On March 27, the $2 trillion Coronavirus Aid, Relief, and Economic Security Act (CARES Act) became law. Among other provisions, the CARES Act provides a $1,200 tax rebate to people earning up to $75,000, and $2,400 to married persons filing jointly who make up to $150,000. Families receive an additional $500 per child. The CARES Act also expands unemployment benefits to those not previously eligible, like gig workers, extends benefits for an additional 13 weeks, and increases payments with an additional $600 per week.
The one-time $1,200/$2,400 payment is tax free. However, unemployment benefits, including the $600 per week payment increase, are not. Taxable income, like unemployment benefits, is included when determining someone’s financial eligibility for insurance affordability programs, including Medicaid, the Children’s Health Insurance Program (CHIP), as well as premium tax credits (PTCs) and cost sharing reductions (CSRs) for purchasing coverage through the Affordable Care Act (ACA) Marketplaces.
Congress included an important provision in the CARES Act to protect Medicaid/CHIP eligibility. Here’s how the CARES Act may affect health care eligibility for individuals and families:
Medicaid and CHIP
More than 70 million people obtain their health care through Medicaid and CHIP. More may be eligible as people lose their jobs and health coverage due to the COVID-19 pandemic. Fortunately, they can apply and enroll in Medicaid/CHIP at any time.
When determining whether someone is eligible for Medicaid/CHIP, states look at the person’s income, which can include unemployment benefits. (To learn more about how income gets counted for insurance affordability programs like Medicaid, check out NHeLP’s The Advocate’s Guide to Modified Adjusted Gross Income (MAGI)
The CARES Act instructs states to disregard the $600 per week unemployment benefit increase when calculating income “for any purpose” in Medicaid and CHIP (Section 2104(h)). The exclusion applies to all Medicaid eligibility categories, and other kinds of income determinations in Medicaid, such as, post-eligibility financial determinations governing spousal impoverishment.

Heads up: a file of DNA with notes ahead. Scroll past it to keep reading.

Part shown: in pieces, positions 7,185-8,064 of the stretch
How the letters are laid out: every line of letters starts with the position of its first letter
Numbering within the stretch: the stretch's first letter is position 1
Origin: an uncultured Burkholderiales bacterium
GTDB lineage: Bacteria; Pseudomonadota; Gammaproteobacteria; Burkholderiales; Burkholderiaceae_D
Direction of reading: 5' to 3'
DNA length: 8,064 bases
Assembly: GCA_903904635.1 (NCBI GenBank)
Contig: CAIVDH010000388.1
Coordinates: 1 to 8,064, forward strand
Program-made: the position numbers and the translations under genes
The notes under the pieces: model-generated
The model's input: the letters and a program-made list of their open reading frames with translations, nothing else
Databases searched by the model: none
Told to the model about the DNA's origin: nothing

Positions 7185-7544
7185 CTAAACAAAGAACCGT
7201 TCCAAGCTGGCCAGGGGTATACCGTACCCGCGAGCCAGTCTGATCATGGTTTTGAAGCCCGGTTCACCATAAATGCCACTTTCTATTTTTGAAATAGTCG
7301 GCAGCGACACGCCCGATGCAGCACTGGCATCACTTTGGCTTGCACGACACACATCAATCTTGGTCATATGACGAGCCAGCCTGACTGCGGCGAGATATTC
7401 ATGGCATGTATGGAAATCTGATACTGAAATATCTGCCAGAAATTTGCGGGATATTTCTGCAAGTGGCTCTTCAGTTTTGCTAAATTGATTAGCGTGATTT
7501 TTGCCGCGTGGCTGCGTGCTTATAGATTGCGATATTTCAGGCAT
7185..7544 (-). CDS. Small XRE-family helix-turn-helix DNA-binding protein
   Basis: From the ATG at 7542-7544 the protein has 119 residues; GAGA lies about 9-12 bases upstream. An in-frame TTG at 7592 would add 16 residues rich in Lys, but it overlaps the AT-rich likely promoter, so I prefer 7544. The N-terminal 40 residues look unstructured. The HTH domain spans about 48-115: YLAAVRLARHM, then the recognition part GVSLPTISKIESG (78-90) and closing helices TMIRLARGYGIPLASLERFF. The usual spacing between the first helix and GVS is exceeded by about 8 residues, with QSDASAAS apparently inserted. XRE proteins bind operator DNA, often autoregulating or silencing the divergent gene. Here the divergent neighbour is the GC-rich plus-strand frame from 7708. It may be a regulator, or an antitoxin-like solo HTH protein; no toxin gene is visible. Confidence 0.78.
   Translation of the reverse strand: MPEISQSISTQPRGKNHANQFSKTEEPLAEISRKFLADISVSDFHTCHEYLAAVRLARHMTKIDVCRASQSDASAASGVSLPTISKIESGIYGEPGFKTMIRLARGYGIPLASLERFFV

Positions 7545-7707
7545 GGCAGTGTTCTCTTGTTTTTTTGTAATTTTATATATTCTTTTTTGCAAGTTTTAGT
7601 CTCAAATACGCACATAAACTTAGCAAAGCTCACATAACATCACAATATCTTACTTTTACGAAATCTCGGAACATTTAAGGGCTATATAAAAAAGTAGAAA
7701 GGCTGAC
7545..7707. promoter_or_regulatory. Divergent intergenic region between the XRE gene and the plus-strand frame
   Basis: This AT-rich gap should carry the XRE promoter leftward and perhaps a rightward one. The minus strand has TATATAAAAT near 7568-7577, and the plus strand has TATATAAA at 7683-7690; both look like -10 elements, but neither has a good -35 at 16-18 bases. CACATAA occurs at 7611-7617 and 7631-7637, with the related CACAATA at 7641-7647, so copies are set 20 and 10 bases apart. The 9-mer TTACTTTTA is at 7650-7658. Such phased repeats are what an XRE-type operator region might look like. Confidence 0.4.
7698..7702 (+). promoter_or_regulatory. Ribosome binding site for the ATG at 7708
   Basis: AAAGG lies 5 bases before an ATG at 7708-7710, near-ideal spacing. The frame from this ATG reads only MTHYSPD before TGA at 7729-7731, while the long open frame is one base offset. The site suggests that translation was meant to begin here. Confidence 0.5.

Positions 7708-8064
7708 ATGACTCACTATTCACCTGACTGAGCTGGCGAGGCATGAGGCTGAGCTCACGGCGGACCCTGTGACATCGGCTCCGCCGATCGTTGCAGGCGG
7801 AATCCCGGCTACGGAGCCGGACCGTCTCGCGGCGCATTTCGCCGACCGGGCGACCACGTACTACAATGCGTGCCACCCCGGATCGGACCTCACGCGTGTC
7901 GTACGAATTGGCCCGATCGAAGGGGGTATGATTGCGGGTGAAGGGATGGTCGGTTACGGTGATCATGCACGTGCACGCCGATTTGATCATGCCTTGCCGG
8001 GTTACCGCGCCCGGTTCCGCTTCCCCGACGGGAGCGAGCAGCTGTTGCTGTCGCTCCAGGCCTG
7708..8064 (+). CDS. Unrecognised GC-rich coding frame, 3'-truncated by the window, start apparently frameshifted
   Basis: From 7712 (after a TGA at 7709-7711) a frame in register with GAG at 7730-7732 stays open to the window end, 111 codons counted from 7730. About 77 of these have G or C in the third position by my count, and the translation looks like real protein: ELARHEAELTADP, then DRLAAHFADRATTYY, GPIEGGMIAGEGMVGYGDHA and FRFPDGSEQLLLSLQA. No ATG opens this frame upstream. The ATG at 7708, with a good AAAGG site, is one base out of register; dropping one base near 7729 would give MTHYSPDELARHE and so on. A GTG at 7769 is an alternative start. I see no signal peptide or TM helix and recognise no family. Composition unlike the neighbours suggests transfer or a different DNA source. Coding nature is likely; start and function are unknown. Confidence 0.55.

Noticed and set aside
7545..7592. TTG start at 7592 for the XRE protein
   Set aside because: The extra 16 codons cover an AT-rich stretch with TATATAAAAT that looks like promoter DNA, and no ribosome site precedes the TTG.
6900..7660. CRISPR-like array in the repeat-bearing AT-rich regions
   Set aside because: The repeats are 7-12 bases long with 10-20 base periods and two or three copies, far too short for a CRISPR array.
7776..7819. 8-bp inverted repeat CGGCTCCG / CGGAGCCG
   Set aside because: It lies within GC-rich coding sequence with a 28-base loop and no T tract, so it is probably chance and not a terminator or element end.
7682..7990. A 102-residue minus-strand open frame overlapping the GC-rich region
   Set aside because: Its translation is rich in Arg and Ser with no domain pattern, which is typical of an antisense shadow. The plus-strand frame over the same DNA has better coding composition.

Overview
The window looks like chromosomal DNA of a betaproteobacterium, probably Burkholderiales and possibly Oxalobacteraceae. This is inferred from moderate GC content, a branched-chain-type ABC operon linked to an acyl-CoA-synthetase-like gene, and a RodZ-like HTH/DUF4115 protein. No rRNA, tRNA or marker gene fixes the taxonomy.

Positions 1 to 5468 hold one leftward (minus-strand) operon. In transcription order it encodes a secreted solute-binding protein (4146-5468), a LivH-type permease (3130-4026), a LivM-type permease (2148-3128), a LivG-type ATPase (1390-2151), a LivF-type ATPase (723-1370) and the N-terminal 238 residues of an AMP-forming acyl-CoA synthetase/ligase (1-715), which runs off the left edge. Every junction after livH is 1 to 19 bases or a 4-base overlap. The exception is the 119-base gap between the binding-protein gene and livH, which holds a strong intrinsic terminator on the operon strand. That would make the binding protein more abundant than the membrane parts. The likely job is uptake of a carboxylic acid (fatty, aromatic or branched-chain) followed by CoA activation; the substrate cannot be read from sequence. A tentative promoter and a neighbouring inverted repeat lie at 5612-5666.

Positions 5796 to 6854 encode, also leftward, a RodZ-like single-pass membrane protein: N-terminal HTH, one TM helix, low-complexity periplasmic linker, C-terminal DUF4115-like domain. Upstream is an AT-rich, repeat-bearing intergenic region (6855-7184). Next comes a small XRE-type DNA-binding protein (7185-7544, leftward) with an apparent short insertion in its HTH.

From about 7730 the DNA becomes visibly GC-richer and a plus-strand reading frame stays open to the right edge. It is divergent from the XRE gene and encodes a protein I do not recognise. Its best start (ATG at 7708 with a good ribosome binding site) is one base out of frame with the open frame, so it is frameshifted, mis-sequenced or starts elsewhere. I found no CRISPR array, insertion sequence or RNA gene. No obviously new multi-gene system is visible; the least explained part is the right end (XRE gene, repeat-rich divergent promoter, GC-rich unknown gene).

In sum, the $600 payment bump, and the $1,200/$2,400 tax rebate, should have no effect on Medicaid/CHIP.
Unemployment benefits, including the $600 payment bump, are taxable income included in MAGI. However, unlike Medicaid/CHIP, Congress did not exempt the $600 payment increase when considering someone’s eligibility for subsidies to purchase health coverage through the ACA Marketplaces.
The ACA provides subsidies to help lower income people pay for health care. Individuals whose total household income is between 100-400% of the federal poverty line (FPL) qualify for premium tax credits (PTCs), based on a sliding scale according to income. (Note – lawfully present immigrants who are not Medicaid eligible because of their immigration status can obtain PTCs even if their income is 0-400% FPL). People with household income up to 250% FPL qualify for Cost Sharing Reductions (CSRs) to help reduce their copays and deductibles.
Health care consumers who currently receive Marketplace coverage who lose their jobs, or otherwise experience a loss of income, should report changes. Reduced income could qualify some consumers for Medicaid, or increase their PTC amount. Some consumers may be newly eligible for CSRs.
However, there may be some individuals for whom unemployment benefits, plus the $600 per week payment bump, actually increases their annual income. These consumers may have a lower PTC amount, and some may no longer be eligible for CSRs. However, it is highly unlikely that unemployment benefits, plus the $600 per week payment increase, would put someone over 400% FPL, making them ineligible for PTCs.
The $600 payment bump may also help close the coverage gap for persons in Medicaid non-expansion states. For example, a working parent in Florida making $500 per month (35% FPL) earns too much to qualify for the state’s Medicaid program, and too little to qualify for Marketplace subsidies. For some, unemployment benefits and the $600 per week payment increase will push their income to 100% FPL and thus qualify them for Marketplace coverage with PTCs and CSRs.
During the COVID-19 pandemic, we all have enough to worry about – from avoiding infection to caring for sick loved ones. Under the CARES Act, no one will lose Medicaid or CHIP coverage because of the $600 payment increase – which is at least one less thing to worry about.